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N.K.S. Distributors, Inc. v. Wheeler, Wolfenden & Dwares, P.A.

Superior Court of Delaware, New Castle

September 26, 2014

N.K.S. DISTRIBUTORS, INC. and ROBERT F. TIGANI, SR., Plaintiffs,
v.
WHEELER, WOLFENDEN & DWARES, P.A., Defendant
v.
CHRISTOPHER J. TIGANI, MY PAL LLC, MY PAL #2 LLC, and WORLD CLASS WHOLESALE, INC., Third-Party Defendants.

Date Submitted: June 23, 2014.

Upon Plaintiffs' Motion to Strike or Alternatively for Partial Summary Judgment: DENIED.

Kevin William Gibson, Esquire, Gibson & Perkins P.C., Attorney for the Plaintiffs.

Thad J. Bracegirdle, Esquire, Wilks Lukoff & Bracegirdle LLC, Attorney for Defendant-Third Party Plaintiff Wheeler, Wolfenden & Dwares, P.A.

OPINION

JAN R. JURDEN, Judge.

I. INTRODUCTION

Before the Court is Plaintiffs'[1] Motion to Strike or Alternatively for Partial Summary Judgment. Plaintiffs filed suit against Defendant Wheeler, Wolfenden & Dwares, P.A. ("WWD"), alleging that WWD committed professional malpractice while performing auditing services for N.K.S. Distributors, Inc. ("N.K.S."). Specifically, Plaintiffs allege that WWD negligently failed to discover the misappropriation of millions of dollars from N.K.S. by Christopher Tigani ("Chris Tigani") during the time he served as N.K.S.'s President and later Vice President.

WWD filed a Third-Party Complaint against Chris Tigani and his companies, My Pal LLC, MY Pal #2 LLC, and World Class Wholesale, Inc. (collectively "My Pal"), and raised the affirmative defense of in pari delicto seeking contribution from Chris Tigani and My Pal. WWD maintains that Plaintiffs' claims are barred in whole or in part by the equitable doctrine of in pari delicto because Chris Tigani's improper acts are imputed to N.K.S. by virtue of his former position as a corporate officer and minority shareholder, such that Plaintiffs are precluded from recovery as a fellow guilty party.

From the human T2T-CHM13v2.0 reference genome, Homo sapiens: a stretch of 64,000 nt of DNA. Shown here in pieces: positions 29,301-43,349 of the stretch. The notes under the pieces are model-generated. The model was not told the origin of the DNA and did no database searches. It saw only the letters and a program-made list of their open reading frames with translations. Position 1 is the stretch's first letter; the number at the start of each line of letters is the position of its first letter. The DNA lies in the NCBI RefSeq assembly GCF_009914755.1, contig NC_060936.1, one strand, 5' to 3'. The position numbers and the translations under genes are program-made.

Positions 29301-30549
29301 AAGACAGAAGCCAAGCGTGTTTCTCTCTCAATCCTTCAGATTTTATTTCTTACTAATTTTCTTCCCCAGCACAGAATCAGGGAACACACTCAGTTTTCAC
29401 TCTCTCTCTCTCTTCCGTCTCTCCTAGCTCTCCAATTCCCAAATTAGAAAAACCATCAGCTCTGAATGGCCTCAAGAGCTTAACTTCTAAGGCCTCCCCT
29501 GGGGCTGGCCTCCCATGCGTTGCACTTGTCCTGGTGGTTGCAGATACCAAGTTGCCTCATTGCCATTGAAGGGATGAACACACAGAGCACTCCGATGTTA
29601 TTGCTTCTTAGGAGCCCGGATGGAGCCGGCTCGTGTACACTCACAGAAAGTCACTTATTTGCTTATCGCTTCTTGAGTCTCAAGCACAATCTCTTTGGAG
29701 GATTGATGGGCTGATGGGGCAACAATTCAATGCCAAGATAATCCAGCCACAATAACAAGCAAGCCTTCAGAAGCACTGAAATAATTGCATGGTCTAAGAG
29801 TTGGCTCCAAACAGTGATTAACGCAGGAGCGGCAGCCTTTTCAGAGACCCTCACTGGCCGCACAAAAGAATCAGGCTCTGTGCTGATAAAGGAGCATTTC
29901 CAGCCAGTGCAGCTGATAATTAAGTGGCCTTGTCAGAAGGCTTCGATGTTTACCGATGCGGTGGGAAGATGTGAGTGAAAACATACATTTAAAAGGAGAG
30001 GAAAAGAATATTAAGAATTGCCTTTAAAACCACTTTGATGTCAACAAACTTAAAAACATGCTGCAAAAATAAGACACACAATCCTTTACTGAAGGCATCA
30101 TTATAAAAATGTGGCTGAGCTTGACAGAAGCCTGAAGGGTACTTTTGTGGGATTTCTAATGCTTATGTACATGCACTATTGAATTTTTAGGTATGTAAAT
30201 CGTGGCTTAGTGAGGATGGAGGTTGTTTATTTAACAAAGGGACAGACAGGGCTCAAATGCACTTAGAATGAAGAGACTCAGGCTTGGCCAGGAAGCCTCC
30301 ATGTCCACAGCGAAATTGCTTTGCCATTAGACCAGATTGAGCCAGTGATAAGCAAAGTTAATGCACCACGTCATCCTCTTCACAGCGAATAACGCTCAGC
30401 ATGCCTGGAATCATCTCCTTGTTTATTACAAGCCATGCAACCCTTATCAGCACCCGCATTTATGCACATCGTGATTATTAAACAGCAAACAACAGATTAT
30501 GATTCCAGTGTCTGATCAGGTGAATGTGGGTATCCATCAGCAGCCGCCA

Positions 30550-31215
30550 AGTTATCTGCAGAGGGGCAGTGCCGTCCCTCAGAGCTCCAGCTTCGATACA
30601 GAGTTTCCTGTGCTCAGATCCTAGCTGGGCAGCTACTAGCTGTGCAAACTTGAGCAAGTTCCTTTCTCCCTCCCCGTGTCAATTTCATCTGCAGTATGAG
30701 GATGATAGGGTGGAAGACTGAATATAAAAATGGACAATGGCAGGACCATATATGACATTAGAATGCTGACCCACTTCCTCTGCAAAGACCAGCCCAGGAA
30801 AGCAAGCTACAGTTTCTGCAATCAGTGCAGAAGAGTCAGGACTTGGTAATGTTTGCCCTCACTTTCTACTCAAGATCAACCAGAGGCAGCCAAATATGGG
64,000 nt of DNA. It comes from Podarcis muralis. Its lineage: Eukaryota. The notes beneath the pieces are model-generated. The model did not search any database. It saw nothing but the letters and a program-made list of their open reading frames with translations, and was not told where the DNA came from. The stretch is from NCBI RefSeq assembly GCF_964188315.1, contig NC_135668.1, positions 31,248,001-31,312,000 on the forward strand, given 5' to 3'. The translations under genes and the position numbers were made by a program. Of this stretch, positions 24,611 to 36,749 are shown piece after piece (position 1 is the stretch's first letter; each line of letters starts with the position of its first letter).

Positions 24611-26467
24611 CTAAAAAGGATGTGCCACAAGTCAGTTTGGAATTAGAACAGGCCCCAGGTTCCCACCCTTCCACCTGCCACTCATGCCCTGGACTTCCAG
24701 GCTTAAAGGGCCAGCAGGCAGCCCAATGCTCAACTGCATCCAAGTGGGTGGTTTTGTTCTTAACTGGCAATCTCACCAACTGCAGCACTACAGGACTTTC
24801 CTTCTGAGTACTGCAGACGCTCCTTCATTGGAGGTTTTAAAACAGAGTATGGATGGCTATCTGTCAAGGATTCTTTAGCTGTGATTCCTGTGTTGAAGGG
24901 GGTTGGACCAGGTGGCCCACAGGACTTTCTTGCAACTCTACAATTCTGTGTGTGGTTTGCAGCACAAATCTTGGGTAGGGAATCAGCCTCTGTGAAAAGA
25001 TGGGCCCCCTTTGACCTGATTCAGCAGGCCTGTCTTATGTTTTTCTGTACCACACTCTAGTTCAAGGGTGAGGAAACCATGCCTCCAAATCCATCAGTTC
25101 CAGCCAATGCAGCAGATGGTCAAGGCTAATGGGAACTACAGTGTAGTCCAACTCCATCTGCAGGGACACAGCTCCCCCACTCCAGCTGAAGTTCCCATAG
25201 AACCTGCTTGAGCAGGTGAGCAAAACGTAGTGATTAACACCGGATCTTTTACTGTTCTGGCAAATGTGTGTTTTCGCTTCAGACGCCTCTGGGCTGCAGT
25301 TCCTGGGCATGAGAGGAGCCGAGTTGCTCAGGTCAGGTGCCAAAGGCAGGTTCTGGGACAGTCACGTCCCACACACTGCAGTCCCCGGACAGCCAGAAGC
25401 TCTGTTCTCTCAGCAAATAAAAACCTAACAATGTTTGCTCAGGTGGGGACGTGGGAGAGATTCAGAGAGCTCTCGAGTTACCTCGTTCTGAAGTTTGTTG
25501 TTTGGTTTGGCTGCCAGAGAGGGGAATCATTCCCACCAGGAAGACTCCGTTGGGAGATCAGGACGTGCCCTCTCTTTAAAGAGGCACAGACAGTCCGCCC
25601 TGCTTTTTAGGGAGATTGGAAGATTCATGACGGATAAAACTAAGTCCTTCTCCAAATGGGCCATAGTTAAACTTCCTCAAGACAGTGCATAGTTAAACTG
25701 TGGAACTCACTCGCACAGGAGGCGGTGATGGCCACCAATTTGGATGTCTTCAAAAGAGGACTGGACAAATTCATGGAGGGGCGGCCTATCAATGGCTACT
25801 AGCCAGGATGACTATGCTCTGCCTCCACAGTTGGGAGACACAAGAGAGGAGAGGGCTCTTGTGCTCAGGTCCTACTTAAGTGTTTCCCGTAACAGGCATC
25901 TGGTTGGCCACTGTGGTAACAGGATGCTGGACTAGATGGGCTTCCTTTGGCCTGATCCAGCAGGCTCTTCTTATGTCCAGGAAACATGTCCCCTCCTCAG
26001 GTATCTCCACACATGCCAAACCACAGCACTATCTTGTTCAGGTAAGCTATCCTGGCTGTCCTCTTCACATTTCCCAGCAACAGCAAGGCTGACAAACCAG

Plaintiffs ask the Court to strike WWD's fourth affirmative defense raising the doctrine of in pari delicto pursuant to Superior Court Civil Rule 12(f), or alternatively, for partial summary judgment regarding this affirmative defense.

Plaintiffs argue that the affirmative defense of in pari delicto should be stricken because: (1) the doctrine in the context of auditor malpractice is not clearly settled in Delaware and is inapplicable in the present case; and (2) even if the doctrine applies in an auditor malpractice case, Plaintiffs' claims fall under the "adverse interest exception" because Chris Tigani's actions were purely self-interested, in no way benefited N.K.S., and seriously damaged N.K.S.. Alternatively, Plaintiffs argue they are entitled to partial summary judgment on the in pari delicto defense.

In response, WWD argues that Plaintiffs' motion to strike is untimely pursuant to Rule 12(f), and their request for summary judgment on the affirmative defense of in pari delicto is premature. For the reasons that follow, Plaintiffs' Motion to Strike or Alternatively for Partial Summary Judgment is DENIED.

II. FACTS

N.K.S. is a Delaware corporation which operates in the business of wholesaling and distributing beer, wine, and other alcoholic beverages.[2] Bob Tigani is N.K.S.'s Chairman and President.[3] Prior to his removal for financial mismanagement in April 2009, Chris Tigani exercised day-to-day operational control of N.K.S. as President and later Vice President for Sales and Marketing.[4]

WWD is an accounting firm with its principal place of business in Delaware.[5] From approximately January 1, 2005 until May 1, 2009, N.K.S. retained the services of WWD to audit its financial records and prepare financial statements for N.K.S.'s officers and directors.[6] Plaintiffs allege that during this time Chris Tigani "pilfered N.K.S.'s corporate accounts and lines of credit exclusively for his own benefit . . . [n]early destroying the company built by his grand-father and father. . . ."[7]

On January 6, 2009, Plaintiffs removed Chris Tigani from the N.K.S. Board of Directors.[8] Subsequently, on January 19, 2009, Plaintiffs reappointed Chris Tigani as President.[9] On March 12, 2009, Plaintiffs removed Chris Tigani as President and appointed him as N.K.S.'s Vice President of Sales and Marketing.[10]Ultimately, on April 30, 2009, Plaintiffs removed Chris Tigani from all employment positions with N.K.S..[11]